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Materials 2018, 11(11), 2216; https://doi.org/10.3390/ma11112216

Does Delayed Restoration Improve Shear Bond Strength of Different Restorative Protocols to Calcium Silicate-Based Cements?

Department of Dentistry, Faculty of Medicine, University of Coimbra, 3000-075 Coimbra, Portugal
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Received: 10 October 2018 / Revised: 27 October 2018 / Accepted: 5 November 2018 / Published: 8 November 2018
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Abstract

The purpose of the present study was to assess the proper time to perform a restoration (immediately or delayed) after placement of two calcium silicate-based cements (CSCs) and to test the performance of two different restorative protocols regarding shear bond strength (SBS). Seventy-five acrylic blocks were randomly divided into five groups (n = 15). Specimens were filled with either ProRoot MTA (Dentsply Tulsa Dental) or Biodentine (Septodont). The restoration was performed at an immediate (12 min) or delayed (seven days) timeframe, using a resin-based flowable composite (SDR) (bonded to the CSC using a universal bonding system) or glass ionomer cement (GIC) as restorative materials. SBS was measured using a universal testing machine. Fractured surfaces were evaluated, and the pattern was registered. Statistical analysis was performed using the Dunn–Sidak post hoc test (P < 0.05). Biodentine/immediate SDR showed the highest mean SBS value (4.44 MPa), with statistically significant differences when compared to mineral trioxide aggregate (MTA)/GIC (1.14 MPa) and MTA/immediate SDR (1.33 MPa). MTA/GIC and MTA/immediate SDR did not present significant differences regarding SBS. No statistical differences were verified concerning mean SBS between both CSCs within the 7 day groups. MTA/delayed SDR (3.86 MPa) presented statistical differences compared to MTA/immediate SDR, whereas no differences were observed regarding Biodentine performance (Biodentine/immediate SDR and Biodentine/delayed SDR (3.09 MPa)). Bonding procedures directly on top of MTA might be preferably performed at a delayed timeframe, whereas Biodentine might allow for immediate restoration. View Full-Text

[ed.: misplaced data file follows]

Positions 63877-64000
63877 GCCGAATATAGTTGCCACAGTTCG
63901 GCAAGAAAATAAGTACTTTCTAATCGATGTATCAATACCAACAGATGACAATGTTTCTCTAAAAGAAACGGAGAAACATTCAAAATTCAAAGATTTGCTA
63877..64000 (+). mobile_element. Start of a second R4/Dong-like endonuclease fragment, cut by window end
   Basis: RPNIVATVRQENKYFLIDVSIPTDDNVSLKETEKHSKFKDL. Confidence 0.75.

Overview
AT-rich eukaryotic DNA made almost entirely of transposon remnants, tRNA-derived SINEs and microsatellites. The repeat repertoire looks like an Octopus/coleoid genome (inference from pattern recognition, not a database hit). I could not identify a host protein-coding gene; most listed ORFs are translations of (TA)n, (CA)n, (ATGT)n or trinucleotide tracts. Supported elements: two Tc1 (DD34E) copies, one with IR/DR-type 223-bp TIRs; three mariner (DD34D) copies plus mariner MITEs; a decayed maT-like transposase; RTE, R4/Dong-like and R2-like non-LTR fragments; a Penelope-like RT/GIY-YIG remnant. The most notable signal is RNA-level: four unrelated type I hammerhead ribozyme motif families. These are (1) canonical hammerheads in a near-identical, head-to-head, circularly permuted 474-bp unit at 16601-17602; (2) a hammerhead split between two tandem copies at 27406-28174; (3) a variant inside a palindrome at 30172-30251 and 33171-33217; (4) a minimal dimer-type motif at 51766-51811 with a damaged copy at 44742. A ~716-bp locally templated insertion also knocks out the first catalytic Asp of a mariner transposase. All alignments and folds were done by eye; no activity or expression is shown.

Keywords: Biodentine; calcium silicate-based cements; mineral trioxide aggregate; regenerative endodontic procedures; shear bond strength; universal bonding agent Biodentine; calcium silicate-based cements; mineral trioxide aggregate; regenerative endodontic procedures; shear bond strength; universal bonding agent
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Palma, P.J.; Marques, J.A.; Falacho, R.I.; Vinagre, A.; Santos, J.M.; Ramos, J.C. Does Delayed Restoration Improve Shear Bond Strength of Different Restorative Protocols to Calcium Silicate-Based Cements? Materials 2018, 11, 2216.

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